WHY THE UPCOMING ECONOMIC CRISIS IN IRAN COULD BECOME FAR WORSE THAN EVEN THE MOST DIRE PREDICTIONS.
Analysts agree that Iran’s economic crisis will accelerate in early summer as the full impact of eliminating subsidies takes effect. Yet they seem to be missing another potential economic grow that likely to arrive at the same time.
China--loaded with enough cash to outbid anyone--has been self-sufficient in agriculture until now. On February 8 the Food and Agricultural Organization warned that drought in China might require the world's largest wheat producer to import vast amounts of the grain, forcing already high market prices to far higher levels never seen before.
We won’t know the extent of the damage to China's winter wheat crop but it could include be virtually ALL China’s production. Extremely low rainfall this winter parched more than 5 million hectares of 14 million hectares planted. Cross your fingers everyone because the next few weeks' weather will determine if the world faces a real shortage of the staff of life.
Hoarding on the part of North African countries, starting with Algeria, has already pushed up the wheat price in the Mediterranean to a 20% premium over the price shown on the Chicago futures market. The immediate risk is that pre-emptive purchases of wheat will price the grain out of the reach of poor Egyptians, not to mention Pakistanis and Bengalis.
And if reserve-rich China, usually self-sufficient, goes into the world market to buy millions of tons of wheat, the price of wheat can rise to an arbitrarily high level.
Prosperity in Asia creates inelastic demand for grain, such that a minor supply disruption such as the 2010 droughts in Argentina and Russia causes huge price increases. American economist Larry Kudlow observes as well that ethanol subsidies artificially inflate grain demand as well, contributing to the present price spike.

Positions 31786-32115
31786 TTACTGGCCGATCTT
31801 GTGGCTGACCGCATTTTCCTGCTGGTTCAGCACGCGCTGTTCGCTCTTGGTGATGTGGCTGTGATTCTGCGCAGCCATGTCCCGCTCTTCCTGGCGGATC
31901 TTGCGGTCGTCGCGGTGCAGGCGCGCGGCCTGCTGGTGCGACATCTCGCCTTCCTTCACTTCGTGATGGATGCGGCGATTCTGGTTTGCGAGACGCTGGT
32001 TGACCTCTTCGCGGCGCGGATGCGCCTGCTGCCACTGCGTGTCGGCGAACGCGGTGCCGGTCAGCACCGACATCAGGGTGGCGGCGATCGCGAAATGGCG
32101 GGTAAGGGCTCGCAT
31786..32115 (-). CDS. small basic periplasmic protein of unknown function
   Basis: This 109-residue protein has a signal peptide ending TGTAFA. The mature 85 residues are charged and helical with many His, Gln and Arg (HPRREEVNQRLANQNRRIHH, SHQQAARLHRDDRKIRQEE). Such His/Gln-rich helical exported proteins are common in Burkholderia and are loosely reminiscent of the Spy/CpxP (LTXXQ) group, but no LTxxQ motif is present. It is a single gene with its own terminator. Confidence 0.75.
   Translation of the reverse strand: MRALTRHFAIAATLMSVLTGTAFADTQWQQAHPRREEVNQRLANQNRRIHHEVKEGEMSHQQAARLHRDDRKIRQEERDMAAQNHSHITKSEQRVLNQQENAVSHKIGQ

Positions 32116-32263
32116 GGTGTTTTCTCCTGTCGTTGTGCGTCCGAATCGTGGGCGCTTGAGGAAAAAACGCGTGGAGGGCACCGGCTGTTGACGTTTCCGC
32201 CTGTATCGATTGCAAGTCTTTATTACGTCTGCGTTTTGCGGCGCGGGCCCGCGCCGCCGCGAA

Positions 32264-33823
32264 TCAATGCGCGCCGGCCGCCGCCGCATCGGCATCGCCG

As Thomas Friedman wrote in the February 5 New York Times, China and the whole Asian-led developing world's rising consumption of meat, corn, sugar, wheat and oil certainly is fueling the rise in food and gas prices that slammed into the Middle East in the last six months clearly sharpened discontent with the illegitimate regimes - particularly among the young, poor and unemployed.
Much of what I’ve written is borrowed from an article by “Spengler” in the Asia Times though that report speculated mainly on the potential impact on Egypt and the other Arab nations, not Iran.
What I’ve chosen to add is its potential inflation accelerating impact on Khamenei’s regime. Having to big against China for food could not come at a worse time. A hyperinflationary trend stemming from the necessary elimination of subsidies could easily get a massive second-stage boost depending on the dimensions of China’s agricultural disaster. In Egypt everyone would love to see Mubarek gone but would it not be better if the crisis occurred while he is still in office. Otherwise who will be blamed. Ditto Iran.
Supposedly there are only five countries in the world that produce a substantial food surplus under normal conditions.
Spengler’s warning fails to include the simultaneous impact of recent bad weather on American and Australian food production. Both are expected to have substantially lower crop outputs than normal thanks to frosts and floods respectively. Russia may have a subpar year as well.
World population may have already passed the tipping point for crises like this. If so, they will become more common. By no accident, population growth is greatest in countries like Yemen, Egypt and Bangladesh where women lack educational and economic opportunities outside the home.
For a real scare check out the following report from the NY Times and related photo:
UN FOOD AGENCY ISSUES WARNING ON CHINA DROUGHT
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